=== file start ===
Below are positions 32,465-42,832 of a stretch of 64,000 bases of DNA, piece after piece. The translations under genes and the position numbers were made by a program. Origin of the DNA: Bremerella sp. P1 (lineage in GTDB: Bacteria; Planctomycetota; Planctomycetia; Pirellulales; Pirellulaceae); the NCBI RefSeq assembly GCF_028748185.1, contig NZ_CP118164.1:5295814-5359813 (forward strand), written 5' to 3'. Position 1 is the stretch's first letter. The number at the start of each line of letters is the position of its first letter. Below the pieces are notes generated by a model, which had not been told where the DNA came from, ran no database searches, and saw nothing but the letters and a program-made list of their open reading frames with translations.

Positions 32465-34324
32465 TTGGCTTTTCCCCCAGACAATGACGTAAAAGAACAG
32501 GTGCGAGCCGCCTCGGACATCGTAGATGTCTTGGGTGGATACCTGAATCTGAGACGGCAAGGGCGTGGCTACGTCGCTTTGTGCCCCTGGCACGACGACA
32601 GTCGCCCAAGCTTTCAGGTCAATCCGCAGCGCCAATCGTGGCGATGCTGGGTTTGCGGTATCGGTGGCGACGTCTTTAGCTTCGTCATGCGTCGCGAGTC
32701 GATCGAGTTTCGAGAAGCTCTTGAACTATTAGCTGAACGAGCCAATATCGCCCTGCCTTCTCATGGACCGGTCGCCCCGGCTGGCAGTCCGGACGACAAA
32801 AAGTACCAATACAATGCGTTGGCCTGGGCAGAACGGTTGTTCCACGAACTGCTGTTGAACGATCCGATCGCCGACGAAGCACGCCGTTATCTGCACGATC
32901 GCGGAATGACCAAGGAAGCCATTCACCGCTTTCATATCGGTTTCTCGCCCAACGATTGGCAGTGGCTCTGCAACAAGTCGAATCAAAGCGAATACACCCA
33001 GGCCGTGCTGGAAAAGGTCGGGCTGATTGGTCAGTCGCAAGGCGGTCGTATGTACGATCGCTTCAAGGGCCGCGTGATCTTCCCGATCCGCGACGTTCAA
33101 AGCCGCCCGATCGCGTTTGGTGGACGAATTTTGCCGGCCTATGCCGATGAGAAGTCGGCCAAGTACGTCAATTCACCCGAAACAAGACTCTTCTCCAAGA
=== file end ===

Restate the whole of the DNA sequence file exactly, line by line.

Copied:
Below are positions 32,465-42,832 of a stretch of 64,000 bases of DNA, piece after piece. The translations under genes and the position numbers were made by a program. Origin of the DNA: Bremerella sp. P1 (lineage in GTDB: Bacteria; Planctomycetota; Planctomycetia; Pirellulales; Pirellulaceae); the NCBI RefSeq assembly GCF_028748185.1, contig NZ_CP118164.1:5295814-5359813 (forward strand), written 5' to 3'. Position 1 is the stretch's first letter. The number at the start of each line of letters is the position of its first letter. Below the pieces are notes generated by a model, which had not been told where the DNA came from, ran no database searches, and saw nothing but the letters and a program-made list of their open reading frames with translations.

Positions 32465-34324
32465 TTGGCTTTTCCCCCAGACAATGACGTAAAAGAACAG
32501 GTGCGAGCCGCCTCGGACATCGTAGATGTCTTGGGTGGATACCTGAATCTGAGACGGCAAGGGCGTGGCTACGTCGCTTTGTGCCCCTGGCACGACGACA
32601 GTCGCCCAAGCTTTCAGGTCAATCCGCAGCGCCAATCGTGGCGATGCTGGGTTTGCGGTATCGGTGGCGACGTCTTTAGCTTCGTCATGCGTCGCGAGTC
32701 GATCGAGTTTCGAGAAGCTCTTGAACTATTAGCTGAACGAGCCAATATCGCCCTGCCTTCTCATGGACCGGTCGCCCCGGCTGGCAGTCCGGACGACAAA
32801 AAGTACCAATACAATGCGTTGGCCTGGGCAGAACGGTTGTTCCACGAACTGCTGTTGAACGATCCGATCGCCGACGAAGCACGCCGTTATCTGCACGATC
32901 GCGGAATGACCAAGGAAGCCATTCACCGCTTTCATATCGGTTTCTCGCCCAACGATTGGCAGTGGCTCTGCAACAAGTCGAATCAAAGCGAATACACCCA
33001 GGCCGTGCTGGAAAAGGTCGGGCTGATTGGTCAGTCGCAAGGCGGTCGTATGTACGATCGCTTCAAGGGCCGCGTGATCTTCCCGATCCGCGACGTTCAA
33101 AGCCGCCCGATCGCGTTTGGTGGACGAATTTTGCCGGCCTATGCCGATGAGAAGTCGGCCAAGTACGTCAATTCACCCGAAACAAGACTCTTCTCCAAGA